Shakti Yezdani vs Jayanand Jayant Salgaonkar 2023 INSC 1076 – S. 72 Companies Act – Nomination

Companies Act, 2013 ; Section 72- Upon the holder’s death, the nominee would not get an absolute title to the subject matter of nomination, and those would apply to the Companies Act, 1956 (pari materia provisions in Companies Act, 2013) and the Depositories Act, 1996 as well – The legislative intent of creating a scheme of nomination under the Companies Act, 1956 in our opinion is not intended to grant absolute rights of ownership in favour of the nominee merely because the provision contains three elements i.e., the term ‘vest’, a non-obstante clause and the phrase ‘to the exclusion of others’, which are absent in other legislations, that also provide for nomination – The use of the word ‘vest’ does not by itself, confer ownership of the shares/securities in question, to the nominee. The vesting of the shares/securities in the nominee under the Companies Act, 1956 and the Depositories Act, 1996 is only for a limited purpose, i.e., to enable the Company to deal with the securities thereof, in the immediate aftermath of the shareholder’s death and to avoid uncertainty as to the holder of the securities, which could hamper the smooth functioning of the affairs of the company – Use of the non-obstante clause, serves a singular purpose of allowing the company to vest the shares upon the nominee to the exclusion of any other person, for the purpose of discharge of its liability against diverse claims by the legal heirs of the deceased shareholder. This arrangement is until the legal heirs have settled the affairs of the testator and are ready to register the transmission of shares, by due process of succession law.(Para 29-47)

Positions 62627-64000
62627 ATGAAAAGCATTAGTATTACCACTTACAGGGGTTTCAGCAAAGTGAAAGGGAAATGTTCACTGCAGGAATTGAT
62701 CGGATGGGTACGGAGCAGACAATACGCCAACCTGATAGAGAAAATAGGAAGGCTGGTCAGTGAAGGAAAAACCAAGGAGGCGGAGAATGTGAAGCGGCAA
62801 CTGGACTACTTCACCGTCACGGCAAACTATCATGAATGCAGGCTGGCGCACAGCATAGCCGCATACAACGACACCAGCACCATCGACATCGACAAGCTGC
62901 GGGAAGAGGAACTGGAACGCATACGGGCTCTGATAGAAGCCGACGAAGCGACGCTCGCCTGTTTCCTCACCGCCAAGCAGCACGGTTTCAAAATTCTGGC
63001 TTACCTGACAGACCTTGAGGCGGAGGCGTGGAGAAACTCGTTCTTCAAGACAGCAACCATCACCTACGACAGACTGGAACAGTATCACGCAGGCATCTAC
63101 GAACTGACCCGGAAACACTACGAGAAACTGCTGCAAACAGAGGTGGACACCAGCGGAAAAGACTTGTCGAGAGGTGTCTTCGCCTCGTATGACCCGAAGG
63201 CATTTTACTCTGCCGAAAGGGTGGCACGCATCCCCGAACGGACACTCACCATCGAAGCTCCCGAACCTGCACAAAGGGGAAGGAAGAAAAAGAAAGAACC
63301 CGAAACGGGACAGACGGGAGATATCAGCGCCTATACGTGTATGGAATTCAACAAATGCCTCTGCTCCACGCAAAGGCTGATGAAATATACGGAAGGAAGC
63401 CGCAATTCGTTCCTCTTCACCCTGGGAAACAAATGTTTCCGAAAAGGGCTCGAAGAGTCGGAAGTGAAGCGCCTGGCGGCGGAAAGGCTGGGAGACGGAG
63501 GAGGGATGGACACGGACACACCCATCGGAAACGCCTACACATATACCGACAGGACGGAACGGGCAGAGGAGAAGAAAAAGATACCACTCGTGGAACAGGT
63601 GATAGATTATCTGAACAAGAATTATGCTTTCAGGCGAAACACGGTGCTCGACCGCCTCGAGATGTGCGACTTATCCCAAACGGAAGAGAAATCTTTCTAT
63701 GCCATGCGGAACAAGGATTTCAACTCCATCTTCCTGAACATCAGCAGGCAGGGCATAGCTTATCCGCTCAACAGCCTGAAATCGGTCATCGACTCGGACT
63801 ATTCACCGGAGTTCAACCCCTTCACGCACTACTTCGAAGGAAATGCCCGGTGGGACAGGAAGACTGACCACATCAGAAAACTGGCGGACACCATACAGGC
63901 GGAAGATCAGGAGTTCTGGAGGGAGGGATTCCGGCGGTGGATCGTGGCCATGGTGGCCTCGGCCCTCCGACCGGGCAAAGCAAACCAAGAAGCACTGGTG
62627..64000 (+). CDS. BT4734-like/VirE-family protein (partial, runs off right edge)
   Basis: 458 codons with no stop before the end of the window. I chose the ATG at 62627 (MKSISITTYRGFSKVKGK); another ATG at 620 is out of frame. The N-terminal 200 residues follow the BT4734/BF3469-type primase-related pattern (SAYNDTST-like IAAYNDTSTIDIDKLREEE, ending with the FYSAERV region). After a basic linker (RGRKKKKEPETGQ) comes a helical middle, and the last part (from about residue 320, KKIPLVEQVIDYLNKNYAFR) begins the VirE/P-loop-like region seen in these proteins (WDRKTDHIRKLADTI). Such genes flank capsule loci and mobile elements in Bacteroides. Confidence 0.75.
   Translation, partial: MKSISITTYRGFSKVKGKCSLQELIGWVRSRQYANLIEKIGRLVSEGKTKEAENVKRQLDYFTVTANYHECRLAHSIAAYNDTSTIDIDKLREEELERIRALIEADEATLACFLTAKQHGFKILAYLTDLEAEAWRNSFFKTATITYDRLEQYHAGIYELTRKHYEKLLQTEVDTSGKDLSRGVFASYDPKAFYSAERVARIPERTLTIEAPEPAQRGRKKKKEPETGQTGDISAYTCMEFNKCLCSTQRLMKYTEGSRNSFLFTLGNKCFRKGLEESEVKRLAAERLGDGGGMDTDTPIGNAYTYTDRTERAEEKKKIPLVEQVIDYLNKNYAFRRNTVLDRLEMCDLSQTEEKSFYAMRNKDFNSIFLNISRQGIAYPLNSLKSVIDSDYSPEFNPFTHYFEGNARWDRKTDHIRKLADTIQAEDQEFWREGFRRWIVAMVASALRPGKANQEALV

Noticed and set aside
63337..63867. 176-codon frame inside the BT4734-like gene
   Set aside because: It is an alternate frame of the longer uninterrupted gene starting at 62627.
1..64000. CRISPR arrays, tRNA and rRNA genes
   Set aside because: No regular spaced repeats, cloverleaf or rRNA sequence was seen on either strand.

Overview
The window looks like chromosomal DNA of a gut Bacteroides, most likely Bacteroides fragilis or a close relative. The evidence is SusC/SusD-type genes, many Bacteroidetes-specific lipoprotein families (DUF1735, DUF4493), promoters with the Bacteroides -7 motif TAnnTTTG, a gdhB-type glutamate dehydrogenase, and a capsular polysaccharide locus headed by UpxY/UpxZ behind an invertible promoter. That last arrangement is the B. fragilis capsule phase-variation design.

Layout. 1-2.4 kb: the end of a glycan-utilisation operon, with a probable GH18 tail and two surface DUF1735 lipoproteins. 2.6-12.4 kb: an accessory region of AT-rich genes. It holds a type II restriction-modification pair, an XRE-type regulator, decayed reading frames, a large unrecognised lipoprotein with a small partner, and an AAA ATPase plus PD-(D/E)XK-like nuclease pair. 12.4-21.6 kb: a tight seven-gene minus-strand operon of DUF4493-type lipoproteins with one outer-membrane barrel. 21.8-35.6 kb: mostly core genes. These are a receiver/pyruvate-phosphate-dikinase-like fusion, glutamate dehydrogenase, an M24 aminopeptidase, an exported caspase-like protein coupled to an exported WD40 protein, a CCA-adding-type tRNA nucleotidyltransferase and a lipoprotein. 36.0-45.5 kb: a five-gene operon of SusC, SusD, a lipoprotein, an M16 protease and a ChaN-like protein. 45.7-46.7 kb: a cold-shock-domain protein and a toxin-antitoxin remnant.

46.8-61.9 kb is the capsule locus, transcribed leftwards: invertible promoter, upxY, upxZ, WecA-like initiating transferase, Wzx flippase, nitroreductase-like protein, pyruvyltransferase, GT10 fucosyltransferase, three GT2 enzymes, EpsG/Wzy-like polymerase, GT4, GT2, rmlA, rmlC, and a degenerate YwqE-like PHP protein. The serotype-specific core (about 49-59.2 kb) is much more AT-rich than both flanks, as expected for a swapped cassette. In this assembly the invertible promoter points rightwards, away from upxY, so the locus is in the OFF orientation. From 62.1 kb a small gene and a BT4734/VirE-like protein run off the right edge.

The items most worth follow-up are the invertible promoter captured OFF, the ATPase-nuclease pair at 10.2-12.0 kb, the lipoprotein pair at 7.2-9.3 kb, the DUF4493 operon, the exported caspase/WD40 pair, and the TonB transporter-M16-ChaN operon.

Interpretation of Statutes – General words and phrases used in a statute, regardless of their wide ambit, must be interpreted taking into account the objects of the statute. The clauses & sections within a statute are not to be read in isolation, but their textual interpretation is determined by the scheme of the entire statute. Notably, a non-obstante clause is to be considered on the basis of the context within which it is used. (Para 37)

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